Traveling with a family of four means that there will always be special sleeping arrangements. At hotels, we need a pull-out sofa or an extra bed, and when staying with friends and family, we’ll just have to make do with whatever is there.

If there’s only one king-sized bed, in our family, that means that I will sleep on the floor.

Our house, in the middle of our street.

It’s not a big sacrifice for three reasons. One, the one on the floor has the entire floor to himself while the rest of them battle for space in the bed. Two, that’s what The Phantom would do. And three, I can sleep anywhere.


I once fell asleep on a chair in a jewelry store, while waiting for the man to replace the battery in my watch. That takes, what, all of three minutes?

Partly, it’s simply something I was born with. Mom has pretty much never finished watching a movie while lying on a sofa, so the heavy eyelids are a part of my genetic heritage. Also, I’ve always been short, which has made it easy for me to find places to curl up and fall asleep in.

But a lot of it is also due to decades of hard work. I’ve slept in all kinds of cars, first in an era when cars didn’t have boosters, or car seats or even seat belts. I would just lie down on the back seat for a bit of a shuteye, listen to Mom and Dad talk in the front, or just think about … stuff.

Seat belts became mandatory in Finland in 1971, Dad was adamantly opposed to it, only pulling it down when he saw a police car. There were jokes about making T-shirts with a black, diagonal stripe across the chest, so it would look like the driver was wearing a seat belt.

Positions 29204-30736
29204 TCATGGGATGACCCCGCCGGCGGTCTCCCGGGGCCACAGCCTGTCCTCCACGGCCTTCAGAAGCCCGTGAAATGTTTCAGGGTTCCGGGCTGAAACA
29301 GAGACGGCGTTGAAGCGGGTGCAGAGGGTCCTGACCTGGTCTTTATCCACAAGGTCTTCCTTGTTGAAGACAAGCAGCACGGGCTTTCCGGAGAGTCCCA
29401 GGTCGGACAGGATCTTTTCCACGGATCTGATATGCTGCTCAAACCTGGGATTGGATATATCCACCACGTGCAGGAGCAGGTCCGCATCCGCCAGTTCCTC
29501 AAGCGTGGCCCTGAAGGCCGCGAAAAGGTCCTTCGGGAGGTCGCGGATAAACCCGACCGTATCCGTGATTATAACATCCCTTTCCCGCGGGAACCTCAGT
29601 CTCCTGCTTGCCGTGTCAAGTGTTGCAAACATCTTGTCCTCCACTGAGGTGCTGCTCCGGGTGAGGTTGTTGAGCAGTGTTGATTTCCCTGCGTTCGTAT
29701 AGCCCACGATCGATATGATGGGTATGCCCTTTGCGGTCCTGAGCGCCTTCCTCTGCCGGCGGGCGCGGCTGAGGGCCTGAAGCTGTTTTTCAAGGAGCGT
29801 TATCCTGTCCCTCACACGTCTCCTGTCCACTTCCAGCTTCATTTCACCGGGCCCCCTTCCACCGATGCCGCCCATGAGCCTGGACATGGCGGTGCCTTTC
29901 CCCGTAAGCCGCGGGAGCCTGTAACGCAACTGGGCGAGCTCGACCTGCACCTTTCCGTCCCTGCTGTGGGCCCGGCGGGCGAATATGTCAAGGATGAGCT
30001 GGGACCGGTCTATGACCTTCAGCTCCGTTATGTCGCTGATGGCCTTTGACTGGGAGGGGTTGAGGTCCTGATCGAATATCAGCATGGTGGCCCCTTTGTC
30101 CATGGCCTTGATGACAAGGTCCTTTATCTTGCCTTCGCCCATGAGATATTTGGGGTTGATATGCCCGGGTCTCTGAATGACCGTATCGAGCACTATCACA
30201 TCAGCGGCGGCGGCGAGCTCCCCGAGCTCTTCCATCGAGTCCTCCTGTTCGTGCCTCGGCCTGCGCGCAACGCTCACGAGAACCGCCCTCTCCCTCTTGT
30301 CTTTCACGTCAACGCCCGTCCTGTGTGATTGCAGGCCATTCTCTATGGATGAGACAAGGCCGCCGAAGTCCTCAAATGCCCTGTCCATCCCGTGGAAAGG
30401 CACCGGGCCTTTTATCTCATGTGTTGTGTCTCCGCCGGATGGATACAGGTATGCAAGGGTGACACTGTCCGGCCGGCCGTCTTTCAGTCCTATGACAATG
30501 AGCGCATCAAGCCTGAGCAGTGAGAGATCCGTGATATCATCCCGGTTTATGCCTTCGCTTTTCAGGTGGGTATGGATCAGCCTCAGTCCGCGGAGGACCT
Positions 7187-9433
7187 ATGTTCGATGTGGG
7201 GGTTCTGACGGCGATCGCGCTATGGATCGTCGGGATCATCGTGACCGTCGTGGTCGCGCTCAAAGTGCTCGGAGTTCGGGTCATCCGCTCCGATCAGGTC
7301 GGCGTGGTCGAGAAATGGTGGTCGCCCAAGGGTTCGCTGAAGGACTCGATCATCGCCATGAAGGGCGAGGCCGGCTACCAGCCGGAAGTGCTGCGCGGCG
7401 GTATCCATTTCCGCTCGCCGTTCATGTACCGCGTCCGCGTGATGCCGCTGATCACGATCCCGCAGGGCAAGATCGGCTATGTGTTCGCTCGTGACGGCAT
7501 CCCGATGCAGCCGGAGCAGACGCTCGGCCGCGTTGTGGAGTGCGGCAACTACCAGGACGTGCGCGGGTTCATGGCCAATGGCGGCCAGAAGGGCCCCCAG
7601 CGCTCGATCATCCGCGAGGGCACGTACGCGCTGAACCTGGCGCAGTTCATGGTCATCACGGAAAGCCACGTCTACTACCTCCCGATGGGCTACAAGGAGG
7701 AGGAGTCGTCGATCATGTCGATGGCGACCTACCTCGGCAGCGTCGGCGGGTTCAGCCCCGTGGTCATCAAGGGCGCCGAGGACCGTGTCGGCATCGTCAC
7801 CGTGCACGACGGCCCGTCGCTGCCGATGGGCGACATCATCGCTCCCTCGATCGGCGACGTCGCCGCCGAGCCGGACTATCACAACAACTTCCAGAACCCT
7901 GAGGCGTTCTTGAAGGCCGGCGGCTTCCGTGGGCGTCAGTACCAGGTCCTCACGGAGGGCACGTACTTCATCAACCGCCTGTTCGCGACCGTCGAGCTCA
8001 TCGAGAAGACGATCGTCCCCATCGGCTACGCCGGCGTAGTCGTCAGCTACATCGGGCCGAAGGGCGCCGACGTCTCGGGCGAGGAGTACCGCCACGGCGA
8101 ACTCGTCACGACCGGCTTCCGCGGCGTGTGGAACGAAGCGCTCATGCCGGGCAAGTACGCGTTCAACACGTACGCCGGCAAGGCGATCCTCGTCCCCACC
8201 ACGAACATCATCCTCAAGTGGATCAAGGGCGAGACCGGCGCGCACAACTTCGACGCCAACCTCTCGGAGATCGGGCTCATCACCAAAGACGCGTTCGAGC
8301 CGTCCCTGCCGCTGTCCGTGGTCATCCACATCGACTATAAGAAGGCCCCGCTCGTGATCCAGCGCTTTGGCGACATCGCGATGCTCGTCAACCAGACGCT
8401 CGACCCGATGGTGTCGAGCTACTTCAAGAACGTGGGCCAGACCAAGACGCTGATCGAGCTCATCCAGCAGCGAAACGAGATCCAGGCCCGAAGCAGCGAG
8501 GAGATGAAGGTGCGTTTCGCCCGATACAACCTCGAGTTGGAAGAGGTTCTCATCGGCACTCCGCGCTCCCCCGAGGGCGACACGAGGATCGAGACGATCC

But even then, the back seat was a seatbelt free zone. Good for catching some zees.

And a few years later, when my hockey team started to have real road trips, traveling on a bus, I slept either sitting up, with my head bouncing off the window, stretching my legs across the two seats, or, well, just lying on the floor. If the bus arrived at our home rink 2 am, I was ready to go to school at 8.

But the foundation for my ability to sleep anywhere was laid much earlier, when I was just a small boy living in a non-bedroom apartment in downtown Helsinki. The studio apartment had a small kitchenette, but basically everything took place in the 30 square meters we had. That space turned from a kitchen in the morning into a play room into a living room, and into a bedroom.

At one point, I didn’t have a bed. Or, yes, I did, I had the bestest bed in the whole wide world, of course, but it was made out of two chairs facing each other, with a board between them for added length. That’s where I would lie down, and listen to the trams clonk-clonk underneath our window, until I fell asleep.

Sleeping like the baby that I was.

One thought on “Floored

How does that make you feel?